Last week I gave a talk at a local P.T.O. meeting, explaining to a room of parents why the phrase "it looks good to colleges" is a red flag, what the "Am I worthy?" mindset is, and why it's a better idea to treat college admissions like a relationship. After the talk, a woman asked if I had any books I could recommend. Of course I do! Here are four, in no particular order.
How to Be a High School Superstar, by Cal Newport. Newport rejects the idea that you have to choose between being an interesting person who sets your own goals and getting accepted to selective universities. In fact, he believes that being an independent and interesting person is the best way to become a part of your chosen school. How much do I like this book? One year I bought around 17 copies and gave one to each of the 9th graders in my Advocacy class. I knew that few, if any, would actually read it, but I also thought it would be worth it if even one did. I've written about Newport before.
Mindset, by Carol Dweck. Dweck is a psychologist who explains the difference between a "fixed mindset," in which people believe that their talent and intelligence is pretty much fixed at birth, and the "growth mindset," in which people believe they can expand their talent and intelligence through work. You can see Dweck's Ted Talk here. Earlier I wrote about a study that found mindset to be the key indicator of success around the world--even more predictive of success than home environment and demographics.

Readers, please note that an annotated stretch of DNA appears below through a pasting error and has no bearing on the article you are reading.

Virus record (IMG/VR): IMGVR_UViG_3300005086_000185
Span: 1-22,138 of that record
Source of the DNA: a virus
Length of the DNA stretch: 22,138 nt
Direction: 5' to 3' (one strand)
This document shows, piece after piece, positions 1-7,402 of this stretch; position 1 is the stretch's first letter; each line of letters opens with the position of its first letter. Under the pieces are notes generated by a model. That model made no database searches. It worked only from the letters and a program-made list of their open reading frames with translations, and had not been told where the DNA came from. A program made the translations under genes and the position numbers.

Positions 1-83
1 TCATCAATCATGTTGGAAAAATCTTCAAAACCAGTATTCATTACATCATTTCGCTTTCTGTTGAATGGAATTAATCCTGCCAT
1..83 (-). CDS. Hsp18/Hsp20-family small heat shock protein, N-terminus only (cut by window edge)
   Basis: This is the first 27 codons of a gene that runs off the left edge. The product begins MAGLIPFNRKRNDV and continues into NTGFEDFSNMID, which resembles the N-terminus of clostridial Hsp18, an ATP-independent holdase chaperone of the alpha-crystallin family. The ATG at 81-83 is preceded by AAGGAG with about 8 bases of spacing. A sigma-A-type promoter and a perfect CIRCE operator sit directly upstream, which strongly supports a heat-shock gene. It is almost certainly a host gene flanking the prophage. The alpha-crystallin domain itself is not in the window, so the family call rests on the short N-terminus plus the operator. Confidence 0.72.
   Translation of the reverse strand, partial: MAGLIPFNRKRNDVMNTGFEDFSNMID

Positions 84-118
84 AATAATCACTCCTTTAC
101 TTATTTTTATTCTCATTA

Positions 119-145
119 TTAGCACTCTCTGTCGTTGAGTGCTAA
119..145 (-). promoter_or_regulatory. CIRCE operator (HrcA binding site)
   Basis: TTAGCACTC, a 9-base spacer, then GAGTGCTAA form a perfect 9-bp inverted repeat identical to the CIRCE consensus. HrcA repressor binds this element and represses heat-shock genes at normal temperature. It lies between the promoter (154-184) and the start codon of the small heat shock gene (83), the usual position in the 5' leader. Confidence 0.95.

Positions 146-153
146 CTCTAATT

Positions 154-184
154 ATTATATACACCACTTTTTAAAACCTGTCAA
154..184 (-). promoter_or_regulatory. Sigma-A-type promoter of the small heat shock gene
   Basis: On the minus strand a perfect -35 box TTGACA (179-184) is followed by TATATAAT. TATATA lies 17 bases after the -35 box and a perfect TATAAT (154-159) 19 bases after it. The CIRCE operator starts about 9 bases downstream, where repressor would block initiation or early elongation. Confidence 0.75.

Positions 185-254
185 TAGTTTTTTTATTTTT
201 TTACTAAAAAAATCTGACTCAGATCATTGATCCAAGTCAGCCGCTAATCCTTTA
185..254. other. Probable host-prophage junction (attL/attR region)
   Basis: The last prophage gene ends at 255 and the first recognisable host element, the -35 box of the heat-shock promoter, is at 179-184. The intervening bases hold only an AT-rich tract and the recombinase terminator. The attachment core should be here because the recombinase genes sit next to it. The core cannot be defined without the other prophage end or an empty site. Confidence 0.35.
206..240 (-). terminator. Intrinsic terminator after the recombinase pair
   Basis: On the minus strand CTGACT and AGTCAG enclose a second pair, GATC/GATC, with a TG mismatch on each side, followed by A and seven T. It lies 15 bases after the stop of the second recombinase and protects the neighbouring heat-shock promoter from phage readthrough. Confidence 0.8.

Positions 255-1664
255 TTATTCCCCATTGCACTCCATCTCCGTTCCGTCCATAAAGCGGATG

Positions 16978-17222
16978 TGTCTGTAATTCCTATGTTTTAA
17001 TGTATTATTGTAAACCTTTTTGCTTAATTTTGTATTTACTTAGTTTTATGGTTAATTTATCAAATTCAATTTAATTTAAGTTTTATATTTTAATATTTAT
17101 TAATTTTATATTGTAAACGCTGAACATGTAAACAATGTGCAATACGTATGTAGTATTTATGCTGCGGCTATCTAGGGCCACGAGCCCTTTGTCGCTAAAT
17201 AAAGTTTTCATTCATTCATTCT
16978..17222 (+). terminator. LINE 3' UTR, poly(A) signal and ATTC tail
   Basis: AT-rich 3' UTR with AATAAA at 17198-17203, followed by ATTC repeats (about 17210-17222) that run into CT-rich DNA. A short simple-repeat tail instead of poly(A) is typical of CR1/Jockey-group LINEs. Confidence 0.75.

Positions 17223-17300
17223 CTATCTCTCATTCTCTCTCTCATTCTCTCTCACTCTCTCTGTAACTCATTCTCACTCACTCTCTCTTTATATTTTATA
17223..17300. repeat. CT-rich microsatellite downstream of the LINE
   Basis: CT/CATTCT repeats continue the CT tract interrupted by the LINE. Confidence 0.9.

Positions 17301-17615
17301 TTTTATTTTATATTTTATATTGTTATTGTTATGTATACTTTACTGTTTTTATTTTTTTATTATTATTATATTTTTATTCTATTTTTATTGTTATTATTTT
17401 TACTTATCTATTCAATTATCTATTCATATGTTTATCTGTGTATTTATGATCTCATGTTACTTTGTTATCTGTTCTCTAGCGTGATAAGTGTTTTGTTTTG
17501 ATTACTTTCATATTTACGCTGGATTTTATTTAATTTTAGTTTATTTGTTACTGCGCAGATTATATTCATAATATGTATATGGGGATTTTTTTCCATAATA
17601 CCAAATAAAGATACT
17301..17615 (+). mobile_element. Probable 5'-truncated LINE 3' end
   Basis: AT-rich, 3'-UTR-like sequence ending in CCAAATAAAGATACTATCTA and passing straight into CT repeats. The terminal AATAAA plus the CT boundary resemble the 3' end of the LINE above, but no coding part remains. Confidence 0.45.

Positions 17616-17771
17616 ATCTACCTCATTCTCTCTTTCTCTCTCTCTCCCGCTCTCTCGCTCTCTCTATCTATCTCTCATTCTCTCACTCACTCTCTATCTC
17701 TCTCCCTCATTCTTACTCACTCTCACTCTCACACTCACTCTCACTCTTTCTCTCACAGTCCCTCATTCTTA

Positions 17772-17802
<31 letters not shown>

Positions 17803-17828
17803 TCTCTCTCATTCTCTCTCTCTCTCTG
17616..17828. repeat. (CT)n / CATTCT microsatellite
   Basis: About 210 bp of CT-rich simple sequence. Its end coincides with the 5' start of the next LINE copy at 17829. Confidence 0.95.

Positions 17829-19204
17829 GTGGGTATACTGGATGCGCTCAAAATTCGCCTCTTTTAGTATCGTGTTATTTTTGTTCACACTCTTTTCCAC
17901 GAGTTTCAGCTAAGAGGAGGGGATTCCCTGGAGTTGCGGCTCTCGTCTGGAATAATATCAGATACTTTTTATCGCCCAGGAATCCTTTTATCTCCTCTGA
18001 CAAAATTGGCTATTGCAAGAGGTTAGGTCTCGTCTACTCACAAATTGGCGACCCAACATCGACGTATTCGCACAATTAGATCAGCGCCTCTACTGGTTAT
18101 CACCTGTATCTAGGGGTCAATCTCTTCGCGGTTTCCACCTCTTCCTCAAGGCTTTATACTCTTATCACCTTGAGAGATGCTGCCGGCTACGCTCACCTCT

Where You go Is Not Who You'll Be, by Frank Bruni. This book is probably the best known on the topic for people who aren't involved in education or college admissions. It's a New York Times bestseller, written by a New York Times writer. Bruni uses anecdote, facts & figures, and good storytelling to call for a more sane approach to college.
adMission Posible, by Marjorie Hansen Shaevitz. This book is the most practical and technical on the list. Shaevitz, who has worked both in college admissions and marriage counseling, takes the same ideals as Newport and Bruni and puts them into a lots of actionable checklists and how-to's. If you're looking for a step-by-step workbook, this is a good one.
There are tons of books out there to help with college admissions. Of course some are better than others. Whenever I check out the selection at the book store, I find that about half could easily be titled "How to get into an Ivy League school even though you know you probably don't deserve to." Do not buy any of those books. As a general rule of thumb, avoid anything with "ivy" in the title or imagery--they're adding to your stress, not helping with it.
Thank you for reading! If you have any book recommendations, leave a comment. Please share this post with people you know. If you have questions, suggestions, or comments, I'd love to hear them. It's easy to follow Apply with Sanity on Facebook and Twitter. You can get Apply with Sanity sent to your inbox monthly by signing up here.